By far, one of the most powerful things about this little book for me is something you might not see without comparison. Claudia Rankine and Graywolf Press have made changes from the original printing in October 2014. More names were added to each edition, along with the quote below.
“because white men can’t
police their imagination
black men are dying”
I purchased one of the later editions with the changes to page 134. I’d heard about the changes but wasn’t prepared for how that single page would make me feel. I can’t put it into words.
I remember reading about the changes that are made with each edition. It’s sad to think how many names will be added in the future, yet it’s such a powerful thing to see and note. Whose name is going to be there next? But it’s also a powerful statement that in the latest edition, Rankine left spaces to add future names.
That’s something I keep thinking about, too.
We see many different styles used throughout the book, it’s not your typical poetry collection. There’s second person prose, scripts, short essays, first person thoughts. Was there a style that appealed to you most?
I found myself gravitating more to the second person prose. I think it has to do with the fact that I don’t read poetry very often anymore.
I tend to like second person to begin with, at least when it’s used well, and I thought it was a major part of the brilliance here. I loved that it allowed me to see “you” differently in each statement. I know it forced me to examine myself and the people around me over and over again.
The second person prose worked remarkably well for me. It felt personal and I was able to BE that person, if only momentarily.
This quote really struck me:
“…if ‘a nigger paints a flower it becomes a slavery flower, flower de Amistad,’ thereby intimating that any relationship between the white viewer and the black artist immediately becomes one between white persons and black property, which was the legal state of things once upon a time…”
What it made me think of was all the people who feel the need to shout from the rooftops that they are diverse readers! While I think that many people who track the diversity of their reading and make an effort to read diversely do so because they have an honest desire to gain experience or empathy, I do believe that there are a contingent of readers out there who read diversely merely to ‘check the box’ and then pat themselves on the back for supporting diverse authors. To me, this quote speaks directly to that latter type of person.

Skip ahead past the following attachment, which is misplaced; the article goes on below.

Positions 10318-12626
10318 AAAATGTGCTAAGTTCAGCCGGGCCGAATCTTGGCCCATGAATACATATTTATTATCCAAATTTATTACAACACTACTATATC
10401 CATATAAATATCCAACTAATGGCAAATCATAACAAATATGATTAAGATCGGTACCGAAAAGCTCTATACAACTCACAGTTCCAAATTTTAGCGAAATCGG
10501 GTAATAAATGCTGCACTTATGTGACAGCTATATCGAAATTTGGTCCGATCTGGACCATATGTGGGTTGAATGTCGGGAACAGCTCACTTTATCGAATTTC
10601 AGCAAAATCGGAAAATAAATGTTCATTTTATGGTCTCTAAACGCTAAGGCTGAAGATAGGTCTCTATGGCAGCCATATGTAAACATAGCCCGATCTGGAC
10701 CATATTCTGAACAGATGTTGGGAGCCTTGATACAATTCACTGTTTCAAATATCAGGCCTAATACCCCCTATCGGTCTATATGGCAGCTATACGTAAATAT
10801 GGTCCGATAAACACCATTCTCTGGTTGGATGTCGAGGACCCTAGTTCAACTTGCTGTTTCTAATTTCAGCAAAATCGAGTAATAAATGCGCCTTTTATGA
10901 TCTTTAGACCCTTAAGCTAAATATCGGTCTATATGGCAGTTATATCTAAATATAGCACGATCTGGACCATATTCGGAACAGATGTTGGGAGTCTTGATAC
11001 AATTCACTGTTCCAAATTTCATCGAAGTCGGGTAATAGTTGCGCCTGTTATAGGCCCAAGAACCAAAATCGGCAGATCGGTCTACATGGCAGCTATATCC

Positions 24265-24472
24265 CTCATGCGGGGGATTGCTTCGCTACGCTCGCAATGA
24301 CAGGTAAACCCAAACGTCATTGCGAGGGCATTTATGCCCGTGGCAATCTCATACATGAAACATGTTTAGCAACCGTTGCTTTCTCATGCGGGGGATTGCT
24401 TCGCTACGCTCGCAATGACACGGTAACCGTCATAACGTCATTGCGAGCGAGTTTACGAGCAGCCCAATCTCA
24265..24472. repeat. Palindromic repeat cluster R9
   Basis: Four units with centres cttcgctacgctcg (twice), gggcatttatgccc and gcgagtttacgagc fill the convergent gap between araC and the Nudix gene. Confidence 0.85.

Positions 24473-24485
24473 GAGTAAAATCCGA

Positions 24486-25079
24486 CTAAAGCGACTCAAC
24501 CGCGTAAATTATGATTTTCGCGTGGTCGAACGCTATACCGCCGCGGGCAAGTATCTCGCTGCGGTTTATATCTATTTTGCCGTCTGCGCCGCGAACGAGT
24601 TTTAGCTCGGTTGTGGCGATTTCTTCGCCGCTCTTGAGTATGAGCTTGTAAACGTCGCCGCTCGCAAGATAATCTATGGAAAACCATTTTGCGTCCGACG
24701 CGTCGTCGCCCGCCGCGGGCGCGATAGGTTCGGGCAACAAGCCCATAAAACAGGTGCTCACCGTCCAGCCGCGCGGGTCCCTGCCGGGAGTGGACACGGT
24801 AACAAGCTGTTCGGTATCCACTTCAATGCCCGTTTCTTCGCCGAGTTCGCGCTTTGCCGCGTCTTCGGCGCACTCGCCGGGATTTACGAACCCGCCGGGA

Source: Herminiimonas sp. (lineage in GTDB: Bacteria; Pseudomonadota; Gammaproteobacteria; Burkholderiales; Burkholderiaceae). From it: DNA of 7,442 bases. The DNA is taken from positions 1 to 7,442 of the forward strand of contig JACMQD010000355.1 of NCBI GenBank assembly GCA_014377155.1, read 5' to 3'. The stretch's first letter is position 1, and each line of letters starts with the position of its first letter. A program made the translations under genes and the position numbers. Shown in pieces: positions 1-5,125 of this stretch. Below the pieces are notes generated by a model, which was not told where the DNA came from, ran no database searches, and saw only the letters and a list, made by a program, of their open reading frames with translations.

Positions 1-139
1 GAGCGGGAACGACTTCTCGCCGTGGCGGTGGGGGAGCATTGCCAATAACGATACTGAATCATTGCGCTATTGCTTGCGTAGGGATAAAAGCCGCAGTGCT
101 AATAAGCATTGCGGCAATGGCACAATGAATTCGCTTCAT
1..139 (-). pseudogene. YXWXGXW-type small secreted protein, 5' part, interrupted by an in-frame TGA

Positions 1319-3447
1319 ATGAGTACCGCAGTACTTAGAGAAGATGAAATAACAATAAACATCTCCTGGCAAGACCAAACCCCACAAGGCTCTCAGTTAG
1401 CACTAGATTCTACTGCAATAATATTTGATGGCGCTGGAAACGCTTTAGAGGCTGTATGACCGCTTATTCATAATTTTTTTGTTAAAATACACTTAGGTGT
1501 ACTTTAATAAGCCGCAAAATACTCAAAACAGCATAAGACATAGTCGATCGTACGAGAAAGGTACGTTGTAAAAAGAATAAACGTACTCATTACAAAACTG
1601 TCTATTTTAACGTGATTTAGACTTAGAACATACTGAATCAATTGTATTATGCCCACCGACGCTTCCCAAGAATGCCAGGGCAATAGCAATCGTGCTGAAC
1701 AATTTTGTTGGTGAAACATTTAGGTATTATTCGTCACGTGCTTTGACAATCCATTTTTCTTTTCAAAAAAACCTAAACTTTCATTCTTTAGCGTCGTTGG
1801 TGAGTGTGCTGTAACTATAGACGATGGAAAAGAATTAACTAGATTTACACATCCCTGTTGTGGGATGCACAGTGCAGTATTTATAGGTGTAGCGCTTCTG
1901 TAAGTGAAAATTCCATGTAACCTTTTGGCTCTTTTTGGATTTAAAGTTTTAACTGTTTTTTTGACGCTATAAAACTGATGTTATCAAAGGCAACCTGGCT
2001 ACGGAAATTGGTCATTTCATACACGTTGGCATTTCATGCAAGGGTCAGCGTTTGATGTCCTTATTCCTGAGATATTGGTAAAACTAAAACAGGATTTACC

I agree that that “check the box” attitude is out there, and it feels so dismissive (Danielle at OneSmallPaw eloquently explained why). Thinking about erasure—this quote struck me as well:
“Don’t be ridiculous. None of the other black friends feel that way and how you feel is how you feel even if what you perceive isn’t tied to what is . . .
I love how that quote kind of ties together the way Rankine wrote this (using the second person “you”) with what she was aiming to achieve in writing. I think the “feeling of accumulation” she mentions in this interview is something that’s very difficult for many people to understand and though I’ll never feel it the same way, I think she more than succeeded.
“And I wanted a feeling of accumulation. I really wanted the moments to add up because they do add up. I wanted to come up with a strategy that would allow these moments to accumulate in the reader’s body in a way that they do accumulate in the body. And the idea that when one reacts, one is not reacting to any one of those moments. You’re reacting to the accumulation of the moments. I wanted the book, as much as the book could do this, to communicate that feeling. The feeling of saturation. Of being full up. I wanted it to be simulacra.” – Claudia Rankine, Guernica Mag